Grabbin’ the mic to warn you of these hazardous sites
For those who lack in the sight in the black of the night
The least good that we could do is form an Atomic Priesthood
To keep the future species from going where no one should
We’ve buried the mistakes of past nuclear waste
Hidden underground for future races to face
It’s our task to leave signs for civilization to trace
But who’s to say what language these generations will embrace?
Basic symbols up for vast interpretation
Disasters resulting from grave mistranslation
This is not a place of honor and glory
This is a deep geological nuclear repository
Reaching through millennia to give some education
And preserve the evolution of beings and vegetation.”

These are hip-hop artist Jackson Whalan’s words, but you prompted him to write a fairly specific piece about communicating to the distant future. What motivated you to make this, and how does it fit into the way you consider and communicate deep time concerns in the rest of your work?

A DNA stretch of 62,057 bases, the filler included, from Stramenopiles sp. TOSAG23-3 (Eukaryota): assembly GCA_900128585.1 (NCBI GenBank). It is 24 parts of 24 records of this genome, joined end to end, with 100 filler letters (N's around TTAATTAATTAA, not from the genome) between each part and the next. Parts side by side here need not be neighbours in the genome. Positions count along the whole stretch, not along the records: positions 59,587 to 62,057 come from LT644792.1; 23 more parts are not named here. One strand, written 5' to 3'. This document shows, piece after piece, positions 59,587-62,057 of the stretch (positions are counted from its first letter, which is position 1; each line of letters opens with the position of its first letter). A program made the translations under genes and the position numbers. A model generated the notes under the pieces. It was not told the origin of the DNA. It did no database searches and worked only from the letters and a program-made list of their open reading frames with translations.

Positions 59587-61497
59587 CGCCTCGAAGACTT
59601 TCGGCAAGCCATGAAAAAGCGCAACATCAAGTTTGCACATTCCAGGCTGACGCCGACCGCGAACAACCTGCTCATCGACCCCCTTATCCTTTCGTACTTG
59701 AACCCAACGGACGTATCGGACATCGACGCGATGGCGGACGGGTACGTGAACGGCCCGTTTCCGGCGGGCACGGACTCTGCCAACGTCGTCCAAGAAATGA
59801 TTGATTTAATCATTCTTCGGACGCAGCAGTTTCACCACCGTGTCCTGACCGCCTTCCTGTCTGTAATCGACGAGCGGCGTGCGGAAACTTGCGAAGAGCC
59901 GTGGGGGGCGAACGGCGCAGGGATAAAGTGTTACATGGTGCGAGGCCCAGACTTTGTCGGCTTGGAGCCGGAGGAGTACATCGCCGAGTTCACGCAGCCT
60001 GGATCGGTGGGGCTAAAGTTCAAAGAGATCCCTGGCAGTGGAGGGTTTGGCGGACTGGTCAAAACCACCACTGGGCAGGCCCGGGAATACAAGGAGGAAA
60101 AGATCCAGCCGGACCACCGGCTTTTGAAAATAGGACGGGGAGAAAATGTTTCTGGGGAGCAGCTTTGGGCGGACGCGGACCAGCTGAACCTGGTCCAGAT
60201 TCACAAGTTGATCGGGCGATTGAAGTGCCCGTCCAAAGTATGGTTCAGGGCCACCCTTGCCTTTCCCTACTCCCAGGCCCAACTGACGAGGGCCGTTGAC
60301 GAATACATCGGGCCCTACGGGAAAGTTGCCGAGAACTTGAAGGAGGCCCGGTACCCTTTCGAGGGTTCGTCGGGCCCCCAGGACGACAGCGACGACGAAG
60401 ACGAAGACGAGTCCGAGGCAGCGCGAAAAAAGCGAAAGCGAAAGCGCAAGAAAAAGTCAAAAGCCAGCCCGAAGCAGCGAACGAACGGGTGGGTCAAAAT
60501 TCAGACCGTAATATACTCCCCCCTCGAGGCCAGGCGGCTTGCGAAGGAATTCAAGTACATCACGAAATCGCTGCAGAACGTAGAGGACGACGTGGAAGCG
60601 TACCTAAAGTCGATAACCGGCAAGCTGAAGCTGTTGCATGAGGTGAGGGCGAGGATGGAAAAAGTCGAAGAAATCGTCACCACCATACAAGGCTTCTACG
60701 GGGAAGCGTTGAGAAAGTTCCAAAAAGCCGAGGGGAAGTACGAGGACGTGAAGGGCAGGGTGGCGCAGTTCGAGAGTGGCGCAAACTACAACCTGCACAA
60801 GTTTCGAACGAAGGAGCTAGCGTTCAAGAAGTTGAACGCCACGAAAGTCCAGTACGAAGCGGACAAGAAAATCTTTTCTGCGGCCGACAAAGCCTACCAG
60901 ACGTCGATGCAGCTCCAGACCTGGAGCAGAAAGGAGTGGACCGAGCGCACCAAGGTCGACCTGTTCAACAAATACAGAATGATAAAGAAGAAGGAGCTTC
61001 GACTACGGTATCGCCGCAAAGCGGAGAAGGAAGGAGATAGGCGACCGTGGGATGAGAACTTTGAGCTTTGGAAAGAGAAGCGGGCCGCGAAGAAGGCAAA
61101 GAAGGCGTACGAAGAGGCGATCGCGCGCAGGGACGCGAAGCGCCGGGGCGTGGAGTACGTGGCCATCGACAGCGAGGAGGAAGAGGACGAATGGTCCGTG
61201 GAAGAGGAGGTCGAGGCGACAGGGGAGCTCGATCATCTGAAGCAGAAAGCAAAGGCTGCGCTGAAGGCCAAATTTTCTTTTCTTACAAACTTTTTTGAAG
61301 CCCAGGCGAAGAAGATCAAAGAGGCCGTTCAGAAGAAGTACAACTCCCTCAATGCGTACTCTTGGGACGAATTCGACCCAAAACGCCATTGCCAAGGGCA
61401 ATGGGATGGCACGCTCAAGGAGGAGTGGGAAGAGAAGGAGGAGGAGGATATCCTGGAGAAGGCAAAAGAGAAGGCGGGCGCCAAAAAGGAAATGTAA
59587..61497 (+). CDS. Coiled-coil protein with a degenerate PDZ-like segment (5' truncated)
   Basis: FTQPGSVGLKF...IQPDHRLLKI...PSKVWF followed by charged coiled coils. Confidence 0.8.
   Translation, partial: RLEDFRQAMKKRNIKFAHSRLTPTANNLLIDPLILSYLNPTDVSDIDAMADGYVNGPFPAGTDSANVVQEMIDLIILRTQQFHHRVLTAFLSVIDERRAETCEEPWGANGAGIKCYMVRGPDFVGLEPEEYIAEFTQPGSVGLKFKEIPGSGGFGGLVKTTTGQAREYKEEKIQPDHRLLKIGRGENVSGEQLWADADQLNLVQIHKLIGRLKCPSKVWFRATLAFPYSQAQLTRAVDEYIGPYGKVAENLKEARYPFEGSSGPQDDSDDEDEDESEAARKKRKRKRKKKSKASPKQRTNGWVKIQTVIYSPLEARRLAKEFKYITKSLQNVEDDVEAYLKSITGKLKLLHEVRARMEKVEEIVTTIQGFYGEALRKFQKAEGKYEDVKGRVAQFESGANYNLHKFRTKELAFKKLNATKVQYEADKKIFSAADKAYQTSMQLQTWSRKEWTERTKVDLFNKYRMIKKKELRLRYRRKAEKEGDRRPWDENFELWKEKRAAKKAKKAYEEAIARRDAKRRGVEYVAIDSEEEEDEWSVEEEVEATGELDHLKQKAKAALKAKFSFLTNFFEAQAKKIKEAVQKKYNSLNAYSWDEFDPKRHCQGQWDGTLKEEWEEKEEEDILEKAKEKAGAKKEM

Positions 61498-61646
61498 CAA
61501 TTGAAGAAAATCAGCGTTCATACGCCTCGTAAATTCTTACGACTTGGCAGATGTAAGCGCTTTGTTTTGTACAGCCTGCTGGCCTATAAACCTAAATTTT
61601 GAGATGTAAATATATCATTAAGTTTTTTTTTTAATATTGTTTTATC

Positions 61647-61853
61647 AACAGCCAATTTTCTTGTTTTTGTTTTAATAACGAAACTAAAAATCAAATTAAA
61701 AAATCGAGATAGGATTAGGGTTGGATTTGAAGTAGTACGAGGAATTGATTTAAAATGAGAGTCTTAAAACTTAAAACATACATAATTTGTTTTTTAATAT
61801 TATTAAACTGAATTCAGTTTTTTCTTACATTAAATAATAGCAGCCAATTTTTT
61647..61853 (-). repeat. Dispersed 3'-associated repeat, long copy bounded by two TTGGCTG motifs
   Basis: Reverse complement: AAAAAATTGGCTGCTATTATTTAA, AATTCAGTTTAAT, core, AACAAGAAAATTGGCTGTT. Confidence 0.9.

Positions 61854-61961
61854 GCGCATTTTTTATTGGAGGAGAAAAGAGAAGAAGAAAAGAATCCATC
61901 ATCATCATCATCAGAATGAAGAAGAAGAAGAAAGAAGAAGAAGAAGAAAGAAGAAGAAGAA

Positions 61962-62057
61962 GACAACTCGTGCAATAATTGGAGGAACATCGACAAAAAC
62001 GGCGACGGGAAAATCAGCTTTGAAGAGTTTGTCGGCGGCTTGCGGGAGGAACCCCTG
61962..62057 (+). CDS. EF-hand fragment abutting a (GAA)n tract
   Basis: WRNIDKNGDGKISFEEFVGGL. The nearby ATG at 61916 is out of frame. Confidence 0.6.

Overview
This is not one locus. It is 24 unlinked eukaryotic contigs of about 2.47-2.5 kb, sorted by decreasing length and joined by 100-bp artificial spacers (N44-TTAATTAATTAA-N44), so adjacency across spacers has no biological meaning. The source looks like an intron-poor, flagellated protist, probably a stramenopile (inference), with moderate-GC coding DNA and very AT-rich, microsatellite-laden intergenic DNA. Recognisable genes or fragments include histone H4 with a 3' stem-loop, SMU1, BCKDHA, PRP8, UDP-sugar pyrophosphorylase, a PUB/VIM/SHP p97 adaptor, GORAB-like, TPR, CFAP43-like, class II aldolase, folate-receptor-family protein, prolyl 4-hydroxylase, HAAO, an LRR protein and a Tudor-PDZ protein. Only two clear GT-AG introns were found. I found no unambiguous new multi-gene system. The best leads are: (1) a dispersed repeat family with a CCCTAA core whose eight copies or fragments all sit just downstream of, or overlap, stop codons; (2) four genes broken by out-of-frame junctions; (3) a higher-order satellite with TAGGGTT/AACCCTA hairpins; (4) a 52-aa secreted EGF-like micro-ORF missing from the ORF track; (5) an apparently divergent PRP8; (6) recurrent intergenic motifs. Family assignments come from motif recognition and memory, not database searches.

Skytree: I really appreciate the opportunity to discuss this with you. “Atomic Priest” is definitely inspired by my…


It might be time to ease off on that flux capacitor…

Abstract: Modernity was largely built upon the “epistemic backstop” of recordings we can trust. What happens when we lose this privilege? As of 02020, most widely-subscribed visions of the future seem like presentist projections of a brief moment in which the West was capable of large-scale consensus on reality. …


Beta-testing Google Glass was only the beginning. Uninstalling AR dinosaurs taught me no man’s an island…and that we must be far more careful about who gets administrative access to our minds.